The overcast gray sky and chilly breeze matched the somber mood of the small crowd who gathered this morning to remember and honor those who lost their lives in the horrific terrorist attack on Sept. 11, 2001.
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I covered the simple ceremony held at Martinez’ downtown memorial erected to honor the men and women who were killed when terrorists crashed airlines into New York, the Pentagon and a Pennsylvania field. The site near the Amtrak train station includes mangled steel beam segments from the World Trade Center.
The Martinez Chamber of Commerce organized the event.
Facing a uniformed formation of Martinez police officers, the hometown congressman, Rep. George Miller, spoke of how that morning a decade ago began as an ordinary day across America as people readied their children for school and headed to work.
“But it became a day when ordinary people did extraordinary things,” Miller said. “We must never forget.”
Martinez Mayor Rob Schroder talked of that surreal morning a decade ago when “we couldn’t believe what we were seeing on the television.”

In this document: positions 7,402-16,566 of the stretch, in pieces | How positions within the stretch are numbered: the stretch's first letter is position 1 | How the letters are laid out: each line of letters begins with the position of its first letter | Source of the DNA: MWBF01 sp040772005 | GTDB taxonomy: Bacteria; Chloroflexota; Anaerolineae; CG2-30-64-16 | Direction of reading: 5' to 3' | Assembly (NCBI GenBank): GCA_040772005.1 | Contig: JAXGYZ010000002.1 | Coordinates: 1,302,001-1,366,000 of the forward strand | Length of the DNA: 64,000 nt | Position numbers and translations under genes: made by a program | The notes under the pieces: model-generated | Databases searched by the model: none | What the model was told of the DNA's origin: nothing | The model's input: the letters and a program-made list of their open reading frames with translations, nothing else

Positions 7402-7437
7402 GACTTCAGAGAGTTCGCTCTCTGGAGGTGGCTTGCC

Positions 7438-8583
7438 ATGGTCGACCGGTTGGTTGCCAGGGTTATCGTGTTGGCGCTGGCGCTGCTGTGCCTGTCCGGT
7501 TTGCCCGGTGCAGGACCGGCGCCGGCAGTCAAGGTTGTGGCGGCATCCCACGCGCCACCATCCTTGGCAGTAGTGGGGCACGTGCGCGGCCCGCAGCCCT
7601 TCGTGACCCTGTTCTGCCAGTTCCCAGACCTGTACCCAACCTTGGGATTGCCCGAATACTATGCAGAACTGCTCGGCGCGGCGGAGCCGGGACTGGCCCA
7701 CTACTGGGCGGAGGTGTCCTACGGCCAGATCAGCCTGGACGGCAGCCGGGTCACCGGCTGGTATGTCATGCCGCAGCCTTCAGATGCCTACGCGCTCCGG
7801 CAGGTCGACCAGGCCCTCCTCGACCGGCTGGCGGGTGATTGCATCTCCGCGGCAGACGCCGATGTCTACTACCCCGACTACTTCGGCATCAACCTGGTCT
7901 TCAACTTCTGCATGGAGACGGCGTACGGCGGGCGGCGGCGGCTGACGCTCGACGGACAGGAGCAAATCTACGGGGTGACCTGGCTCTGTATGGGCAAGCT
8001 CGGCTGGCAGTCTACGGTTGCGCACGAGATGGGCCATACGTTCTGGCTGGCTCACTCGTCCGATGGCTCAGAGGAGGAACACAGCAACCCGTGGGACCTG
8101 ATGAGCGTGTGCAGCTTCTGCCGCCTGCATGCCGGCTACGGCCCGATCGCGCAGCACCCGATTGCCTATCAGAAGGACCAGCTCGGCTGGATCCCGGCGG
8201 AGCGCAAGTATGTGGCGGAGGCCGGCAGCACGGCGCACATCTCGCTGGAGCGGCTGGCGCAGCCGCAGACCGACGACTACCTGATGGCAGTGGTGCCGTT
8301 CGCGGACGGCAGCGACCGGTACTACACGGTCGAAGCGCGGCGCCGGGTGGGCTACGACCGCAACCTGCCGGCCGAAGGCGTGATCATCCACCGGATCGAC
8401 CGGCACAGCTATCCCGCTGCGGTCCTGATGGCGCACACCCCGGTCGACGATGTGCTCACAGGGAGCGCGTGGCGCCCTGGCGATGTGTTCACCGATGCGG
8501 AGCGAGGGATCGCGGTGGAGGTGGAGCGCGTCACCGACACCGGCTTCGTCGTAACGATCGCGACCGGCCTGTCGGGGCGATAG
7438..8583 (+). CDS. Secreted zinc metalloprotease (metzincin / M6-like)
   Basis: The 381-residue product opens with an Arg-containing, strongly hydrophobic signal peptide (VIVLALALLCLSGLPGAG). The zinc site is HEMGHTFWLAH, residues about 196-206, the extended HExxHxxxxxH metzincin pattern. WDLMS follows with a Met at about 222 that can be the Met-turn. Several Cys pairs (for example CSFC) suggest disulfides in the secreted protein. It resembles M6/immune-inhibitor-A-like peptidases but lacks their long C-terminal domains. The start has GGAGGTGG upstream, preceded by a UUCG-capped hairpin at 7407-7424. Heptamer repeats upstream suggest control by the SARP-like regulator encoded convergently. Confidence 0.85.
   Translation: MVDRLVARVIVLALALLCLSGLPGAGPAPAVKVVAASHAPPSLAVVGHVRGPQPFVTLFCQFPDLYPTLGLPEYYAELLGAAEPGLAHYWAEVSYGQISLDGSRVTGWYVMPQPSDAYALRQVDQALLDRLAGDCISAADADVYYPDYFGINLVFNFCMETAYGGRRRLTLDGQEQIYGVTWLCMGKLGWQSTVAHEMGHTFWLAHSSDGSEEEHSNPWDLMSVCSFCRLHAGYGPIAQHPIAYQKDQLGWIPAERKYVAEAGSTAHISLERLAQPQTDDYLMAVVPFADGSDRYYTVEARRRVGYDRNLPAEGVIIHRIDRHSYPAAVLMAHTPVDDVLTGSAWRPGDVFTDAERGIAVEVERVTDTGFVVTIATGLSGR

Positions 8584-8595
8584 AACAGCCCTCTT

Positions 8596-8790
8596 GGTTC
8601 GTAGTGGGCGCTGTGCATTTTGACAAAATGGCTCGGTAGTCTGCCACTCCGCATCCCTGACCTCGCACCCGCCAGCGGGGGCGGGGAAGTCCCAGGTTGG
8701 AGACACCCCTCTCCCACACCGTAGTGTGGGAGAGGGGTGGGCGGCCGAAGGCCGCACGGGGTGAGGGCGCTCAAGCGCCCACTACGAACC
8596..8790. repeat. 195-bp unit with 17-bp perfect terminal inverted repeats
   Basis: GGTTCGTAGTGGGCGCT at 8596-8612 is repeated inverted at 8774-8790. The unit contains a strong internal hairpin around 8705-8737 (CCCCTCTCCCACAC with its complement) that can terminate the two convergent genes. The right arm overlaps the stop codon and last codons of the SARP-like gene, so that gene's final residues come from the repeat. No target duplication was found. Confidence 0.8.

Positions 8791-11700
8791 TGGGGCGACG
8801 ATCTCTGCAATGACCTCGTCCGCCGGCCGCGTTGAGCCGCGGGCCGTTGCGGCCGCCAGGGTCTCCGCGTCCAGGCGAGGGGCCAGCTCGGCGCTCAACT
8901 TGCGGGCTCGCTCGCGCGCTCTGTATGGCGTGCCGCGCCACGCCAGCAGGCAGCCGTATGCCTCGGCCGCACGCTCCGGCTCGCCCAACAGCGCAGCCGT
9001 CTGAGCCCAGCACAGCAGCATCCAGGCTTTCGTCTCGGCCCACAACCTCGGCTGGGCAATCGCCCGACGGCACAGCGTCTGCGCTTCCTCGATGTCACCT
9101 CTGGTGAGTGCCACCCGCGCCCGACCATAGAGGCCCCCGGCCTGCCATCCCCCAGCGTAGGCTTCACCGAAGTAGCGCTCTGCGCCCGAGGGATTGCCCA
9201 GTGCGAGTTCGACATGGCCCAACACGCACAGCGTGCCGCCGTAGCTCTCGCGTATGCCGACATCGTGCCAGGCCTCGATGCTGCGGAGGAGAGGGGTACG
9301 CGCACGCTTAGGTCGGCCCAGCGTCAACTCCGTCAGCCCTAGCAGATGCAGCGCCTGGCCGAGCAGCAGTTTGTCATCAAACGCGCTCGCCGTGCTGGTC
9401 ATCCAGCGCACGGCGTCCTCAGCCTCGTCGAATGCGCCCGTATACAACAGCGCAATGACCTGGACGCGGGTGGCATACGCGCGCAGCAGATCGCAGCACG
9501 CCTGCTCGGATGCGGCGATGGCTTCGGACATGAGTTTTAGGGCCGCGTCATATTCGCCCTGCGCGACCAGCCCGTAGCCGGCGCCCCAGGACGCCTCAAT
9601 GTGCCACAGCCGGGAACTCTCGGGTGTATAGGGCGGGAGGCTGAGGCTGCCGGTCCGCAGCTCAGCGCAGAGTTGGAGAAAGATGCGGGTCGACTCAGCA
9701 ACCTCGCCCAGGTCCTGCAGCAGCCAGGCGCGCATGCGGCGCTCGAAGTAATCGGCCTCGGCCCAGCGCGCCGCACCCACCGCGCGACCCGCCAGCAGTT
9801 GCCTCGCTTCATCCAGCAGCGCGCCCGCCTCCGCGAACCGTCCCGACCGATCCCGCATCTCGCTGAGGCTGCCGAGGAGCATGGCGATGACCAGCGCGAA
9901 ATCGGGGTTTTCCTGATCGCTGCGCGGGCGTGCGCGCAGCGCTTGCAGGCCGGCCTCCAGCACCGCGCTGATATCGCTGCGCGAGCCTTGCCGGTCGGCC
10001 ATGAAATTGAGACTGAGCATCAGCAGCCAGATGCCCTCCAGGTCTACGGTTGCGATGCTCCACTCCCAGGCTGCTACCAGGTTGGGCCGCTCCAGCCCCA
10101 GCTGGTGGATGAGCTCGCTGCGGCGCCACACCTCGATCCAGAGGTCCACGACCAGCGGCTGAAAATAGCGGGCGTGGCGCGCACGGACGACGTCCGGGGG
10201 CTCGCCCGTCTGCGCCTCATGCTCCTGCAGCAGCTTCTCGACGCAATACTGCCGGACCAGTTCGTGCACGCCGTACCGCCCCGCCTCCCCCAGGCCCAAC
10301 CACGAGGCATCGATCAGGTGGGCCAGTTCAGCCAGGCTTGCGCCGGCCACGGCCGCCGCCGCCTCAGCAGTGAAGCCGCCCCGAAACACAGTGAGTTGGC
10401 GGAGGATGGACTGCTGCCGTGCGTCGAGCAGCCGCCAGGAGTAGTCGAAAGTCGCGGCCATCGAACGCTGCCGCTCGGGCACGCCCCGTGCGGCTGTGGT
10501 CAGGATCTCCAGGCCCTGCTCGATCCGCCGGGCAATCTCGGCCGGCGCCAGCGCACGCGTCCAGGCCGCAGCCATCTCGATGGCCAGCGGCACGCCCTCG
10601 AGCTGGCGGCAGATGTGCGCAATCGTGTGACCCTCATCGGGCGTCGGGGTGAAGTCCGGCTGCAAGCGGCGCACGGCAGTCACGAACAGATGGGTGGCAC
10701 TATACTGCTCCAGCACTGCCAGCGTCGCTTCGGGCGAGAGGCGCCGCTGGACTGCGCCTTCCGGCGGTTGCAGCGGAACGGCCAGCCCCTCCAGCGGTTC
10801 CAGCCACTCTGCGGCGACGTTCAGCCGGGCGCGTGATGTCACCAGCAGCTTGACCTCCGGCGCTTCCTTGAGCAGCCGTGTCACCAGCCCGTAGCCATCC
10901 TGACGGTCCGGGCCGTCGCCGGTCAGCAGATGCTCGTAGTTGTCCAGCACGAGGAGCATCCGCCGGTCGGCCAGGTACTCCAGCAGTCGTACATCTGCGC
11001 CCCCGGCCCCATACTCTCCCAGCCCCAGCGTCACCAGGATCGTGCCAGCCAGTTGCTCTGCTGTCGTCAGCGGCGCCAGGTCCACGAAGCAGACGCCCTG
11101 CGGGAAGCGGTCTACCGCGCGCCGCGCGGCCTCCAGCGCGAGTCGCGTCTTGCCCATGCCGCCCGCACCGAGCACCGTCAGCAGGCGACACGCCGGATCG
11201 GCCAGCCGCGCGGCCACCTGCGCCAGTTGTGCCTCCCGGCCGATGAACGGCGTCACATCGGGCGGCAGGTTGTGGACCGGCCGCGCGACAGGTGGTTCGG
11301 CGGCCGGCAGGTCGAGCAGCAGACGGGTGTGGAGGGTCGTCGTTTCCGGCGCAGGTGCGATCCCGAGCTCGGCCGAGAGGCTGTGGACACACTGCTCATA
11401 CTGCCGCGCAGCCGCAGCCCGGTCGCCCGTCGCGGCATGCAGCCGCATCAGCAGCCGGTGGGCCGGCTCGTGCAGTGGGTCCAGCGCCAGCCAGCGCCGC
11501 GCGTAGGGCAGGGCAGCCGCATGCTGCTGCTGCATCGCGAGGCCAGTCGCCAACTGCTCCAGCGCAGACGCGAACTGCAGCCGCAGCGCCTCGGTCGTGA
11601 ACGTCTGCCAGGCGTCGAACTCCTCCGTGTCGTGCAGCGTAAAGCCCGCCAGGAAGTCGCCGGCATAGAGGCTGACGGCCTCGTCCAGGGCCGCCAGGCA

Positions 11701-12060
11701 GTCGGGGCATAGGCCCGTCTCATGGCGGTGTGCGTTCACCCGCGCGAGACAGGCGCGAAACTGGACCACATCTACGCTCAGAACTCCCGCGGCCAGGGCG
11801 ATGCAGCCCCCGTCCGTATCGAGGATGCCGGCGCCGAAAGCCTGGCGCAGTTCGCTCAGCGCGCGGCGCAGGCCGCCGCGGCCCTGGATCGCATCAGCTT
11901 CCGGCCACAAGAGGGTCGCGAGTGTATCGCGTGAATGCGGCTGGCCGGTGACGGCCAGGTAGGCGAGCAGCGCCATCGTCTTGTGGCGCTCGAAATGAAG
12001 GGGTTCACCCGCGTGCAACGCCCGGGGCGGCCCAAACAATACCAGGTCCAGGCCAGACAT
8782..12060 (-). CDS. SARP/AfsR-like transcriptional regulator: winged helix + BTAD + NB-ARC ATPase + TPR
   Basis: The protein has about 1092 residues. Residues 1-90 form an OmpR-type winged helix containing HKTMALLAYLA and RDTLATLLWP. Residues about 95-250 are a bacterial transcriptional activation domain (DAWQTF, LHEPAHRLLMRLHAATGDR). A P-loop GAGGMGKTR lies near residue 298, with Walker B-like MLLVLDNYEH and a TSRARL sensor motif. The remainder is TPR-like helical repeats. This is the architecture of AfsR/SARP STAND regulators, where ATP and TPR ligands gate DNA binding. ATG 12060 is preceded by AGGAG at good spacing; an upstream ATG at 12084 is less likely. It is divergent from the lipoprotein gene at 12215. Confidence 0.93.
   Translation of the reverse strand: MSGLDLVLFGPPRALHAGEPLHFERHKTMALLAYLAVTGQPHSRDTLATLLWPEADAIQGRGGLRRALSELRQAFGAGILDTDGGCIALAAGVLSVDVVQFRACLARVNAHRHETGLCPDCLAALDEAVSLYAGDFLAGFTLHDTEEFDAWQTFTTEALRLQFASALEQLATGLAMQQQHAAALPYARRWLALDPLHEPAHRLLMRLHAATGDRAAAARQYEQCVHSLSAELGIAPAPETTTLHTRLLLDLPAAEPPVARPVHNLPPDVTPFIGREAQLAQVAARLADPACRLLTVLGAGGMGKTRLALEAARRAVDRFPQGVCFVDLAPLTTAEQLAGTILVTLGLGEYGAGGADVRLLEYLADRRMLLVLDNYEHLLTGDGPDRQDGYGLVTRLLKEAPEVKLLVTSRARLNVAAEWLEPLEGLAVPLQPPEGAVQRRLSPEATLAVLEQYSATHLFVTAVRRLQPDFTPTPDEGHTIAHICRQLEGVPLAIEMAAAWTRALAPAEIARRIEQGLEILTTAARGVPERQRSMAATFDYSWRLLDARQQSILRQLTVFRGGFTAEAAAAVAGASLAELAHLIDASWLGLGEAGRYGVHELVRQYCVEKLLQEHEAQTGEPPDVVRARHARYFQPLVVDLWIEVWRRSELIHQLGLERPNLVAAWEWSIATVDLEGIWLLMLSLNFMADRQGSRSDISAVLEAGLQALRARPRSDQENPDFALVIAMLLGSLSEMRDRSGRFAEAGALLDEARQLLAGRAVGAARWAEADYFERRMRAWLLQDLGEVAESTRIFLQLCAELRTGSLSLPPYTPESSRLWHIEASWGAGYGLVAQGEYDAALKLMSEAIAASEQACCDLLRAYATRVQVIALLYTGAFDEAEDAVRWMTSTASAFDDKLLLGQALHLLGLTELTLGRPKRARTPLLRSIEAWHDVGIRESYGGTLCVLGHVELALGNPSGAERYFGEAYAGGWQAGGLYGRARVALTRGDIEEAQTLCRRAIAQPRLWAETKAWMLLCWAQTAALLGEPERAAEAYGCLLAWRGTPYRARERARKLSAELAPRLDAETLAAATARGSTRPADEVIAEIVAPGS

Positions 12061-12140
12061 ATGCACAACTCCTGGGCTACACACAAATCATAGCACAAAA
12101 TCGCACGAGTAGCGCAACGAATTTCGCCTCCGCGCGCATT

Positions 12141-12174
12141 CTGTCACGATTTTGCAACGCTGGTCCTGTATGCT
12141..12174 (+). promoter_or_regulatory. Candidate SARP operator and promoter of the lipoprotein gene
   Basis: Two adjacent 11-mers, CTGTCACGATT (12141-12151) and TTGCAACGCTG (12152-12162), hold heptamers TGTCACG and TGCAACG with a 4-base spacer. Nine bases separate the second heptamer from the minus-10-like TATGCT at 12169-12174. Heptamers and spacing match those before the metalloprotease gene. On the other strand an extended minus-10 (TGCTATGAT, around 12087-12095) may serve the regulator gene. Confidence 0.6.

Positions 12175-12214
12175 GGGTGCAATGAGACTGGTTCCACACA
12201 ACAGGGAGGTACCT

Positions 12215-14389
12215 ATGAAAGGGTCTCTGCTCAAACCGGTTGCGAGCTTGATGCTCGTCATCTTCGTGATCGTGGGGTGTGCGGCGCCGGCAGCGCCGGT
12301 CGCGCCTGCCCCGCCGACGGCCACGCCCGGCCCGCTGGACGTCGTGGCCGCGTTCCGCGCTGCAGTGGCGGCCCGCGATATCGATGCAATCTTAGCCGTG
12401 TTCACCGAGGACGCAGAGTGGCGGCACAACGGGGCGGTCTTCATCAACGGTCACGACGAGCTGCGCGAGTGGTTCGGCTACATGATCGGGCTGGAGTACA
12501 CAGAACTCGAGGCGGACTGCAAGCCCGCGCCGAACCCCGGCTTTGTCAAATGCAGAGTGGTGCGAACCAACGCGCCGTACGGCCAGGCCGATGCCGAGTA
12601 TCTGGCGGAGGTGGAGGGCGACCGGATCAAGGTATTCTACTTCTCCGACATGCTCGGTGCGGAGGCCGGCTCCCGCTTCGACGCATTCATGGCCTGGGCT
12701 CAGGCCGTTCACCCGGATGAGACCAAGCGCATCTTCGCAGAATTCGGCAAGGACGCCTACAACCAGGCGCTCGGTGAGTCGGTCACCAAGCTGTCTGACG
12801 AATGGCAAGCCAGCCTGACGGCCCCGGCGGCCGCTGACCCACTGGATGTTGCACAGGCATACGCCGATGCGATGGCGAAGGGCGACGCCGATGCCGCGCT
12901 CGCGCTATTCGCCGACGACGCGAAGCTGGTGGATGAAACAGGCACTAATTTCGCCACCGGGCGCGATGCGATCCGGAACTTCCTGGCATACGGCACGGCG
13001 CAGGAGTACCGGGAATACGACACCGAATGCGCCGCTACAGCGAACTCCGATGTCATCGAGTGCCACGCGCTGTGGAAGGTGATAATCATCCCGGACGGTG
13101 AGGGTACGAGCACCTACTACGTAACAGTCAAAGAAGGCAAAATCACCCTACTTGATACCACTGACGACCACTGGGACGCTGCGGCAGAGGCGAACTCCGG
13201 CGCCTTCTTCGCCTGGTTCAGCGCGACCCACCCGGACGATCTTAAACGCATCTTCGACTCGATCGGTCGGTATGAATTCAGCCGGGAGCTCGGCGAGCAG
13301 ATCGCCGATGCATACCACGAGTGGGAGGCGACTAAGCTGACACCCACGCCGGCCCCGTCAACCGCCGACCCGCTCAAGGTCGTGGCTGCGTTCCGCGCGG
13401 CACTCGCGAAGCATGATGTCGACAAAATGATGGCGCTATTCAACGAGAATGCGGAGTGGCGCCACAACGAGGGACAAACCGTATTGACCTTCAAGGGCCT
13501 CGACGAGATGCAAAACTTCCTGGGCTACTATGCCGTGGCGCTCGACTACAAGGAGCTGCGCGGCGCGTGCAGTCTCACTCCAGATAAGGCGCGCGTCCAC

Martinez Councilman Mark Ross abandoned his customary humor and read a serious poem he wrote for the occasion.
“In the name only. Infamy, no Icaraus. Humans weaponized,” Ross recited.
A young woman sang the national anthem a cappella except for the unsolicited train whistles that accompanied her. Two clean-faced teenage girls wearing plain white shirts and black slacks played taps on trumpets.
But the morning’s most poignant moment came when tearful Army veteran and retired bus driver Gary Jones sang the last haunting note of “Amazing Grace,” then bent his tall frame and hugged Martinez Police Chief Gary Peterson.
The men clung to each other for a moment.
And for those few seconds, everyone seemed to cling together.
It was why they came.
Afterwards, Jones couldn’t stop his tears.
He remembers that morning. The Desert Storm veteran was driving bus for County Connection and he had parked his rig outside the Martinez train station very near where he stood today. A woman in the station had heard the news about the attack on the World Trade Center and collapsed onto the floor; her brother was believed to be in the building.
“We comforted her the best we could but we didn’t have a lot of information,” Jones recalled. “No one did.”
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